Public Affairs

Kirby delivering for the future

Kirby is market leader in the design, build and commissioning of transmission and distribution infrastructure. With in-house engineering and construction teams, Kirby provides a full end-to-end project delivery service. To date, Kirby has connected over 1,600 MW of wind energy to the grid in Ireland and the UK and provided power directly to large energy users.

Alan McHugh, leads the successful Transmission and Distribution business unit at Kirby having joined the company in recent months following a successful career with EirGrid. Alan has worked in the energy industry for over 13 years and during this time, he has seen the industry undergo significant change. “Since the late 1990s, the electricity sector in Ireland has seen extraordinary change. By the time I joined EirGrid in 2005, deregulation and an ambitious policy on energy were providing the catalyst for previously unseen levels of activity in transmission and distribution. Whilst the private sector led the charge on renewable projects, particularly wind farms, the system operators developed and delivered plans to ensure secure and reliable electricity supplies,” he said.

Since Kirby’s foundation in 1964, innovation has been at the core of the business. Kirby was at the heart of two ground-breaking projects which marked the arrival of the new order for the electricity industry in Ireland. As turnkey design and build contractor, Kirby successfully delivered and handed over to ESB the first ever contestably built 110 kV station in Ireland. Soon afterwards, Kirby completed the electrical installation on the Irish converter station for the 500 MW East West Interconnector, a HVDC system owned by EirGrid and the first of its kind in the world.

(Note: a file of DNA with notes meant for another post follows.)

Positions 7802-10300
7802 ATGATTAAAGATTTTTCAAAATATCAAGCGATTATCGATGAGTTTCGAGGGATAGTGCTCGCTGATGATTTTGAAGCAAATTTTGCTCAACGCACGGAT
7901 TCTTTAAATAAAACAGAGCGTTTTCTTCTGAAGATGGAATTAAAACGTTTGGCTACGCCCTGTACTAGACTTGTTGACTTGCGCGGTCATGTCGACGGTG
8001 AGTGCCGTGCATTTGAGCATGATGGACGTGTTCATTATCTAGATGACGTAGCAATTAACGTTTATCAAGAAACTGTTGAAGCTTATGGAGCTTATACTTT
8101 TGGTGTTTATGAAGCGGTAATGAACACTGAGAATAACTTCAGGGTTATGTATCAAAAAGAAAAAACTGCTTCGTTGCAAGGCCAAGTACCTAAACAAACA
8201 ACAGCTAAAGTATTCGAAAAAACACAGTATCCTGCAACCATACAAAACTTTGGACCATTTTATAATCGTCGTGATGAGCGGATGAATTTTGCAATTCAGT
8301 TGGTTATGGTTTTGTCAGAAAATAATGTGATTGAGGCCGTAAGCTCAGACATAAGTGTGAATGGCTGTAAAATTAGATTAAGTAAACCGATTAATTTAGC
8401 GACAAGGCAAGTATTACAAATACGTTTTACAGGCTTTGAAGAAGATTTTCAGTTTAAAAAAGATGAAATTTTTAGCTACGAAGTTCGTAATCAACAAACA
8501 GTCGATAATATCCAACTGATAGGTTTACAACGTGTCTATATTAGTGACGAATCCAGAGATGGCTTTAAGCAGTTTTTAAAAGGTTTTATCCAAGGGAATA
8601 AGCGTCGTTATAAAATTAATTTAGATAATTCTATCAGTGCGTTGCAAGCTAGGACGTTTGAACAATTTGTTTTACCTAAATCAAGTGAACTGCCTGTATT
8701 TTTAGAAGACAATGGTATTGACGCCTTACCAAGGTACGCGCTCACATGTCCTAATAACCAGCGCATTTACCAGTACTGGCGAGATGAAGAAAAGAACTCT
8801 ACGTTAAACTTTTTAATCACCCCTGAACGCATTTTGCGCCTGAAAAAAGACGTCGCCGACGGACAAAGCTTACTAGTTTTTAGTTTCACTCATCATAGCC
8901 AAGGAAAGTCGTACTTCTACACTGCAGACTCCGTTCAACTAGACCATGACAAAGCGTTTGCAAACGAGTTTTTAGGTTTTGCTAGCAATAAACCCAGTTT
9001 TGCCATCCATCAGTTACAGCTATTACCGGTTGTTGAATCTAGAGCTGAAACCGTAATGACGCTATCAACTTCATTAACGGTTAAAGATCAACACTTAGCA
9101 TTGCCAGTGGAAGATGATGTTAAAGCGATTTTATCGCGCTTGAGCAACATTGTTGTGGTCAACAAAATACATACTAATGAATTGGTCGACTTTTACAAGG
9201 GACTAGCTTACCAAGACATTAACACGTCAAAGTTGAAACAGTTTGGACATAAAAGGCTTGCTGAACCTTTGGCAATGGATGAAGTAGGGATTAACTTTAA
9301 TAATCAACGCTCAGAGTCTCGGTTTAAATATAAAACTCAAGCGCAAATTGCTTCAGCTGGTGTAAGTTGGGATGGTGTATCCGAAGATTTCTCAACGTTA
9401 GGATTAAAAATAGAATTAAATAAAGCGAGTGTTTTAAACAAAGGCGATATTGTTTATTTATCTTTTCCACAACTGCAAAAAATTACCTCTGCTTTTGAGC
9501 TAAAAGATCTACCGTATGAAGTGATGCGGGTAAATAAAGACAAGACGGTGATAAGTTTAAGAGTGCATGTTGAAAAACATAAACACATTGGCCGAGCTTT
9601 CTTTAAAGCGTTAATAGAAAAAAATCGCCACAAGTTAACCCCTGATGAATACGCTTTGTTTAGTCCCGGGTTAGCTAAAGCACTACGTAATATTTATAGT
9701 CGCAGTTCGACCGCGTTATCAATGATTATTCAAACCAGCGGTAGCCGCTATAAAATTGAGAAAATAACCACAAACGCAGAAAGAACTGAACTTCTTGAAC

Today, the transmission and distribution systems are more important to society than they have ever been. “As always has been and always will, people’s habits are changing. In the same way that technology has become a fundamental part of our daily lives, the lines and cables in our networks form the backbone of our economic and social activity. Generating and transmitting energy to support choices on where we live, work and play has been a key influence on our business. Apart from the leading role we play in delivering renewable energy projects, we are powering data centres, pharmaceutical plants and various other large energy demand users,” explained McHugh.

“The issues facing the system operators who are charged with ‘keeping the lights on’ are complex and interdependent. It is essential that in delivering for our utilities clients, we understand the big picture issues which affect their projects: from regulation to technology to public planning. Like me, many of our people have, prior to joining Kirby, occupied positions at the national operators. They have seen that unique view of the industry. For many years also, Kirby has been a prominent supplier to the sector through framework agreements and individual projects from medium voltage to 400 kV.